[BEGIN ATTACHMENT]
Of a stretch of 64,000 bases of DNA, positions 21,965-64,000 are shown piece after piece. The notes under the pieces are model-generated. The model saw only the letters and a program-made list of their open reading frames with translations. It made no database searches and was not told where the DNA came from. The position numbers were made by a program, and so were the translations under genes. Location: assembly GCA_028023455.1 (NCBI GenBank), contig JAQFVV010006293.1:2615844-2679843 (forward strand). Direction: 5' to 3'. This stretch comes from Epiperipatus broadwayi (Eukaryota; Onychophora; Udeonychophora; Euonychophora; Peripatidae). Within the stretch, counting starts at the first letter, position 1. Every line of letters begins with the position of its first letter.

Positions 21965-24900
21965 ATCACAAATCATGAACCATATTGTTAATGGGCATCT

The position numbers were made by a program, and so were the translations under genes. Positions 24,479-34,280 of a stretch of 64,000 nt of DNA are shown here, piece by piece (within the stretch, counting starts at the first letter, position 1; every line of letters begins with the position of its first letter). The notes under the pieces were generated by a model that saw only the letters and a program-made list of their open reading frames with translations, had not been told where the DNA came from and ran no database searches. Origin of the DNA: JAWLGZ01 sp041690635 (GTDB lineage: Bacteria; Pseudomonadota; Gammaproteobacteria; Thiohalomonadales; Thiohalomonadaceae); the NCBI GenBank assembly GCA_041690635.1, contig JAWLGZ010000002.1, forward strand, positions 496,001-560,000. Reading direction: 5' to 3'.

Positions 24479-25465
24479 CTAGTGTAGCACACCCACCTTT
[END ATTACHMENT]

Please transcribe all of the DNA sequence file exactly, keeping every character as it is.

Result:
Of a stretch of 64,000 bases of DNA, positions 21,965-64,000 are shown piece after piece. The notes under the pieces are model-generated. The model saw only the letters and a program-made list of their open reading frames with translations. It made no database searches and was not told where the DNA came from. The position numbers were made by a program, and so were the translations under genes. Location: assembly GCA_028023455.1 (NCBI GenBank), contig JAQFVV010006293.1:2615844-2679843 (forward strand). Direction: 5' to 3'. This stretch comes from Epiperipatus broadwayi (Eukaryota; Onychophora; Udeonychophora; Euonychophora; Peripatidae). Within the stretch, counting starts at the first letter, position 1. Every line of letters begins with the position of its first letter.

Positions 21965-24900
21965 ATCACAAATCATGAACCATATTGTTAATGGGCATCT

The position numbers were made by a program, and so were the translations under genes. Positions 24,479-34,280 of a stretch of 64,000 nt of DNA are shown here, piece by piece (within the stretch, counting starts at the first letter, position 1; every line of letters begins with the position of its first letter). The notes under the pieces were generated by a model that saw only the letters and a program-made list of their open reading frames with translations, had not been told where the DNA came from and ran no database searches. Origin of the DNA: JAWLGZ01 sp041690635 (GTDB lineage: Bacteria; Pseudomonadota; Gammaproteobacteria; Thiohalomonadales; Thiohalomonadaceae); the NCBI GenBank assembly GCA_041690635.1, contig JAWLGZ010000002.1, forward strand, positions 496,001-560,000. Reading direction: 5' to 3'.

Positions 24479-25465
24479 CTAGTGTAGCACACCCACCTTT